'Structure and Organisation of Government' Project

Why are some administrative organizations successfully created, frequently reorganized, merged, or terminated, whereas others are seemingly 'immortal' and become more powerful than the elected politicians that created and control them? This question has become pertinent, especially in the past three decades, within European parliamentary democracies. By the end of the 1970s, when the golden era of welfare state expansion and state growth came to an end, a new generation of political leaders such as President Ronald Reagan of the United States and Prime Minister Margaret Thatcher of the United Kingdom initiated a series of administrative reform trajectories - privatization, deregulation, agencification, liberalization, decentralization, and New Public Management- with the aim to fundamentally alter the scope and scale of central government and sparked off several reform trajectories across the developed and developing economies. However,Western politicians who embarked on these trajectories soon found out that changing the structure and organization of their central governments was a hard nut to crack. When successful, the consequences of succeeding in reforms were often increasing fragmentation and rising coordination costs.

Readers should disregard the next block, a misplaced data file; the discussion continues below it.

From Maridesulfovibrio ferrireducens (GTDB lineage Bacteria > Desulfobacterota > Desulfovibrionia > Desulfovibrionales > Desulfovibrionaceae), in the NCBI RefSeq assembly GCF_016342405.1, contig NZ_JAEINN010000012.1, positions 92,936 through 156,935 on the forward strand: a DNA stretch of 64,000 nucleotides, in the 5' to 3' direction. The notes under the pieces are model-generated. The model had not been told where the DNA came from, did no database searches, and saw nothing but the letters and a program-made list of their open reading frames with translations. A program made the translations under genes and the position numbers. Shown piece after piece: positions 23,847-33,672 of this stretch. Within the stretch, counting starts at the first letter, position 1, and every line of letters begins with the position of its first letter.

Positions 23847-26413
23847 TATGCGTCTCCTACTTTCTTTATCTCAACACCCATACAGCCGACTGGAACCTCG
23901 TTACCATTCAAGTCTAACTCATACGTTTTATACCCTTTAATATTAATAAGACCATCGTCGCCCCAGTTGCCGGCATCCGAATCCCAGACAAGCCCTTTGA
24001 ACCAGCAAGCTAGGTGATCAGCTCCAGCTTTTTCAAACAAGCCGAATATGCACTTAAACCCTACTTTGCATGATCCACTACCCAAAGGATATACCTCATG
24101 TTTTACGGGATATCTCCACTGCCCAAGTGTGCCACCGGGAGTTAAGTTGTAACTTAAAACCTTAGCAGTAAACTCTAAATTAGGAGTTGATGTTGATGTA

We ask: To what extent do changes to the structure and organization of central government within European parliamentary democracies follow the same political logic as Lewis has found for the national state in the US presidential separation-of-power system? To what extent is political insulation a driving logic of administrative design? If not, what are determinants of administrative design in parliamentary democracies and what is the role that institutions play? Can the theory of structural choice, once adapted to parliamentary democracies, explain changes - or the lack thereof- within the institutional context of parliamentary democracies? The aims are:

  • To develop and apply cross-nationally a framework for consistently mapping the changing organizational structure of the central governments of France, Germany, the Netherlands and the United Kingdom between 1980 and 2010.
  • To identify pattern of change, especially establish whether change is incremental or subject to punctuations with periods of greater stability between these periods, to identify convergence or distinctiveness between countries and to identify any trends within or across countries and policy sectors.
  • To adapt and test the US-based theory of the politics of structural choice on patterns of structural and organizational change within the institutional context of European parliamentary democracies.

 

Professor James will work with a Research Fellow at Exeter and in collaboration with researchers in the Netherlands, France and Germany.

 

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